Incl. fragments from R.Barthes, A Lover’s Discourse, 1977 The Human Voice, Jean Cocteau (played by Ingrid Bergman), 1966 Bruce Sterling, The Hacker Crackdown: Law and Disorder on the Electronic Frontier, 1992
The ephemeral qualities of speech only live adjacent to the mouth which releases their form. But we are not our bones, but rather, that which is in between. When our voice is gone, when our voice evaporates, who can reconstruct the muted tone of our digital dialogues and narratives? The mechanical sounds of incoming texts and emails, hovering voice-recordings, numbing elevator music and automatic clinical replies, merge with our own uncontrollable as well as controllable human sounds. A machine without a melody evokes scepticism. Is it dead or alive?
For what is a body without sound?
No one answers, for what is given is precisely what does not answer. (R.B)
My hello, bonjour, ciao, coucou, salut, vanishes into thin air. Unable to see their mouth behind the mask, my voice in waves resonates down the hallway, greeted only by their blank stare. Just like the unreplied email stares back at you in its present absence. It does not exist, and yet it exists too much. In fact it exists so much that every time you hear a plingyou think, it’s the thing, finally, a response, to my wait-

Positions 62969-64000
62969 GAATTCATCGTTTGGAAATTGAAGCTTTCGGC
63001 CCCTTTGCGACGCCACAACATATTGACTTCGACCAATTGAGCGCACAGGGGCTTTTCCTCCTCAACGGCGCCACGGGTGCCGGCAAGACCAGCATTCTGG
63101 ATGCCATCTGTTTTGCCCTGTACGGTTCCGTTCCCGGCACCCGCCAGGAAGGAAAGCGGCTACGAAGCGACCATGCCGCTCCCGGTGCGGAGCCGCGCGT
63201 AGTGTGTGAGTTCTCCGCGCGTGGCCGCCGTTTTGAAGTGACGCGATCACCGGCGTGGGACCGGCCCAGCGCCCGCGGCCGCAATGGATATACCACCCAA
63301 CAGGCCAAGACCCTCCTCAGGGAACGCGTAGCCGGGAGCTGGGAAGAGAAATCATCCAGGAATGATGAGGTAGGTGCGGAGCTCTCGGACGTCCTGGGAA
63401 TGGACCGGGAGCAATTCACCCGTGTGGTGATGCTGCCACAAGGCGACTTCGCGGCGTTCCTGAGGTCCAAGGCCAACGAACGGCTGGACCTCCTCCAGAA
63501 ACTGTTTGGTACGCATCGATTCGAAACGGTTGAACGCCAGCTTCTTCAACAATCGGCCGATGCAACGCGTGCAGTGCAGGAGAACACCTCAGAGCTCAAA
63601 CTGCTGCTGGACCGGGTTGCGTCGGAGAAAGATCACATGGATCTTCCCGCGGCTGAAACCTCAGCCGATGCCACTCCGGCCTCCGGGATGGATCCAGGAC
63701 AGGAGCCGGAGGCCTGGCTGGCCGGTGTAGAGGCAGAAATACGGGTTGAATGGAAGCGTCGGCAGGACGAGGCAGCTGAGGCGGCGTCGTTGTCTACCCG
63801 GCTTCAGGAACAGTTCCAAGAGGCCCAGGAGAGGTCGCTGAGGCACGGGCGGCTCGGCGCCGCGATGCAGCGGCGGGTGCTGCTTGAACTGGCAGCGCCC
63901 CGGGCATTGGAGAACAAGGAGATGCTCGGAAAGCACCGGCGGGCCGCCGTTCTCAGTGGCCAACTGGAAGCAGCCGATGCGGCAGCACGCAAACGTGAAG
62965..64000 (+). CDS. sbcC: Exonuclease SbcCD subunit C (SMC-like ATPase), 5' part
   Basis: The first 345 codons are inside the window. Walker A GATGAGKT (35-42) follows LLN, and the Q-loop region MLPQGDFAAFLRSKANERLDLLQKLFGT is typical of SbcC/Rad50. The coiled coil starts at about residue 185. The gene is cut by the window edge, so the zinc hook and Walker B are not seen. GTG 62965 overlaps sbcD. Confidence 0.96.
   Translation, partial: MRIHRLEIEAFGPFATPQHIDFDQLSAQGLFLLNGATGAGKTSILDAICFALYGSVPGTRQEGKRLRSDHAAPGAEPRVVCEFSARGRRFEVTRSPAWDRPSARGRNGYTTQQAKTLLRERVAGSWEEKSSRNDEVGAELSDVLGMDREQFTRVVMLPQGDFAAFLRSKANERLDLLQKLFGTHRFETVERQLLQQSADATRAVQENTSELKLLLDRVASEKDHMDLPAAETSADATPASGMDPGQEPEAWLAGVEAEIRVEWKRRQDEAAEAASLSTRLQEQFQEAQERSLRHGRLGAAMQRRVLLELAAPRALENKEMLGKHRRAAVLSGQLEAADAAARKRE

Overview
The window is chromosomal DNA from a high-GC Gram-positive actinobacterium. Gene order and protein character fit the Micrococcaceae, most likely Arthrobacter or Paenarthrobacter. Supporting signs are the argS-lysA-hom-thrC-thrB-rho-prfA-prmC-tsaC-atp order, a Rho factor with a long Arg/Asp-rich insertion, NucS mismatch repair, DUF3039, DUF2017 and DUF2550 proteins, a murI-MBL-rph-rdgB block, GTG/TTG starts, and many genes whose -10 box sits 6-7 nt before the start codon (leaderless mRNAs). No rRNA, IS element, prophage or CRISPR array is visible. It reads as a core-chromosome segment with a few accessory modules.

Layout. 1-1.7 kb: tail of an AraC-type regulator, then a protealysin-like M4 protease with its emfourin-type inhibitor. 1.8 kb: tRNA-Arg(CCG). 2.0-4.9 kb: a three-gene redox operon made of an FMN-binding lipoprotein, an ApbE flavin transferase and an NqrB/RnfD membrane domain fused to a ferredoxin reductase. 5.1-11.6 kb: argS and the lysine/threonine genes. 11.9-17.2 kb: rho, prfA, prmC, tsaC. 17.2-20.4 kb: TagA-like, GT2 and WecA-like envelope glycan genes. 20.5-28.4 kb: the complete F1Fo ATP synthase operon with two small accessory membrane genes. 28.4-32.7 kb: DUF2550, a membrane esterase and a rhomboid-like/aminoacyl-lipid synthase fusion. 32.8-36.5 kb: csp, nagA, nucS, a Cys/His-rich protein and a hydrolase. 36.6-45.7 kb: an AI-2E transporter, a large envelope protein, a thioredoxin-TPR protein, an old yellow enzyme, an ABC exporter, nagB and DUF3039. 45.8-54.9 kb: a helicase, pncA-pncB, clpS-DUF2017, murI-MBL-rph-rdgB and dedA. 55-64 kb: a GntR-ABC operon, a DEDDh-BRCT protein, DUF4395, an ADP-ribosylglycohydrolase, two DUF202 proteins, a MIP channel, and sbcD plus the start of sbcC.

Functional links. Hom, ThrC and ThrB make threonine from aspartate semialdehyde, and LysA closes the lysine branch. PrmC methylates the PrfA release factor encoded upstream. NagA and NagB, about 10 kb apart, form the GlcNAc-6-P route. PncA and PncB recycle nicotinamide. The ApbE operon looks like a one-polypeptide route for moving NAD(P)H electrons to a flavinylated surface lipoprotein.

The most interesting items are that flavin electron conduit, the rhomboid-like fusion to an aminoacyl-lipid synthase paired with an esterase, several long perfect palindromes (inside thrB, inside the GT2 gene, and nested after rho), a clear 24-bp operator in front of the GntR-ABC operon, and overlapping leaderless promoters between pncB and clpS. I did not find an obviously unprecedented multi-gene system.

ing, but it’s only a pling, and then no
Nothing but an ad for expat accounting services, or a group email about how, what and where to take down the trash in your sublet studio building; please fold the cardboard according to the attached jpg, empty the empty plastic bottles of any excess air, discard any surplus fluids. Your email gets lost and time passes, as does your smile behind the mask, the carnal version of two dots and a colon, hiding behind two layers of 100% cotton, tightly woven. Where do all your wasted communicative efforts end up when nobody replies? Deep down in the colon of unreplied emails and greetings, your answers are bulking up, only creating a pile of unreplied shit. Digestive issues, are also issues. You see, there’s a hell in hello, not only an oh.